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06 How the Buddy System Limits Diversity of Opinion and Ethnicity
Jikoji uses a "Buddy System" to select standing committee members.  Being a member of a standing committee for one year is a requirement for being on the board.  In the special meeting of the board held in June 2019 where two board members were removed, it was explained by the board chairman that the committee requirement was put in place so that any potential board member would be a known quantity to Jikoji's lawyer and Guiding teacher.

  This rule has serious deleterious consequences.  One is that it limits membership to the handful of people that Jikoji's lawyer, who lives hundreds of miles from Jikoji, can be familiar with on a personal basis. Thus, a perusal of the makeup of the board since 2007 - as far as online records go back at Jikoji - reveals that the same names keep cropping up on the list of board directors, officers and standing committee members.  Two members are present on the list, in multiple capacities, throughout that time, one of which was a board member well before that. This, obviously, is not the way to obtain a wide ranging collection of perspectives from within the sangha.

  It could be argued that, while limiting perspectives, this system does at least preserve expertise. That is not always so, however, as the person with the longest track record as a decision-maker at Jikoji has incurred numerous complaints about their performance on the board, being "infamous" as one teacher in the Phoenix Cloud lineage put it, for misusing consensus to force the group to conform to their opinion.  Is there not a danger of a sense of entitlement arising in one who has been in a decision-making position for some twenty years?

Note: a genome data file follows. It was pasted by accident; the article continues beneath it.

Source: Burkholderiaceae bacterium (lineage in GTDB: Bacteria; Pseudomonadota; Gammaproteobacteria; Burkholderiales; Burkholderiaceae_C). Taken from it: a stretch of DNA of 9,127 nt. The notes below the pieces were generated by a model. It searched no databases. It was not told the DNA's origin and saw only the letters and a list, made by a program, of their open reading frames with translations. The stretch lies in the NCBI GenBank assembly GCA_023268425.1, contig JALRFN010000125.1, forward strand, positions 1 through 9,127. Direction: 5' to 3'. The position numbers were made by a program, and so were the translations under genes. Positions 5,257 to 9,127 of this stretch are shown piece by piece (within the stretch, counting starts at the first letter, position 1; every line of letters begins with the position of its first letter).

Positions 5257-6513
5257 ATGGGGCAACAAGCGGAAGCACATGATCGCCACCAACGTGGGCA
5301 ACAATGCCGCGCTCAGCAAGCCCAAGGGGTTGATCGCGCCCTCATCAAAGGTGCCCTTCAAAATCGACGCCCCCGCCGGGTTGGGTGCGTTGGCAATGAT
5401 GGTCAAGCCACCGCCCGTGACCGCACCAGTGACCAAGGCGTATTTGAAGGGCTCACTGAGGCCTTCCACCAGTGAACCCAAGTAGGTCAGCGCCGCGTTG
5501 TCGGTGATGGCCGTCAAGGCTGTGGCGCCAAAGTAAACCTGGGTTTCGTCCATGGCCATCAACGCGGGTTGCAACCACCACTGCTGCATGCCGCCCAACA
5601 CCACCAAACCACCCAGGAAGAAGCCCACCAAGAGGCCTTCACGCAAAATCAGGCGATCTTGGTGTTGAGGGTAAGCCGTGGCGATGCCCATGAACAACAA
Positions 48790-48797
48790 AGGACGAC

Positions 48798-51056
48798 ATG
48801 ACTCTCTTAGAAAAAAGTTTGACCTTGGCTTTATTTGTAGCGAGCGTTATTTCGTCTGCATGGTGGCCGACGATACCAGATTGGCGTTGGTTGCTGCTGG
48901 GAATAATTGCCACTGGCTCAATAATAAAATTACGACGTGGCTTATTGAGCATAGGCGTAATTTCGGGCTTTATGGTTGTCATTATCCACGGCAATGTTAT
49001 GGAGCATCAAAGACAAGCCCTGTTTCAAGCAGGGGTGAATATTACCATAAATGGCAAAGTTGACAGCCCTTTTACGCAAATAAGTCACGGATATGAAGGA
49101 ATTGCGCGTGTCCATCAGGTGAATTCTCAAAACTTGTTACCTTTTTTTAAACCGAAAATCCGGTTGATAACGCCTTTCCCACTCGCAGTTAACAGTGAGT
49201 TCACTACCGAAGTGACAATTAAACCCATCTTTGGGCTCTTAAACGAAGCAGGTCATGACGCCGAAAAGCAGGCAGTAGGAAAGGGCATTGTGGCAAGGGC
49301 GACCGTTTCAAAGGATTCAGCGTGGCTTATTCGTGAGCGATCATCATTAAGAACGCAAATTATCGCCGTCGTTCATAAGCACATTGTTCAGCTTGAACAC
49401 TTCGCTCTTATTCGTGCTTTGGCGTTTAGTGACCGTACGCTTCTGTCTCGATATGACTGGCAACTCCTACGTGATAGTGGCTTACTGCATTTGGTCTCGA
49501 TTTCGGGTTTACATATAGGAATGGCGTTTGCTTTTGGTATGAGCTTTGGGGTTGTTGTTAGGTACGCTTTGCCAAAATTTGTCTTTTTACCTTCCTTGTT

More alarming yet is the lack of racial diversity in positions of power at jikoji. Since 2007, there has only been one Asian or Asian American on the board, standing committee, or office of the board, and no Hispanics or African Americans.  While membership among African Americans is very low in the group, and only a little larger among Hispanics, about half of all attendees of the Sunday program are Asian or Asian American. Why such a paucity of representation in a temple established by a man from Japan that teaches a religion that originated in Asia? 

  We needn't posit overt racism to explain this, but systemic racism, what Glenn Harris, president of Race Forward and publisher of Colorlines, defines as "the complex interaction of culture, policy and institutions that holds in place the outcomes we see in our lives," surely needs to be investigated as the cause of such an extreme lack of representation.  The Buddy System is a form of systemic racism by Harris' definition, as the policy of winnowing candidates for the board through committee selection in the hands of a few invariably selects members with which those few experience cultural familiarity and ease.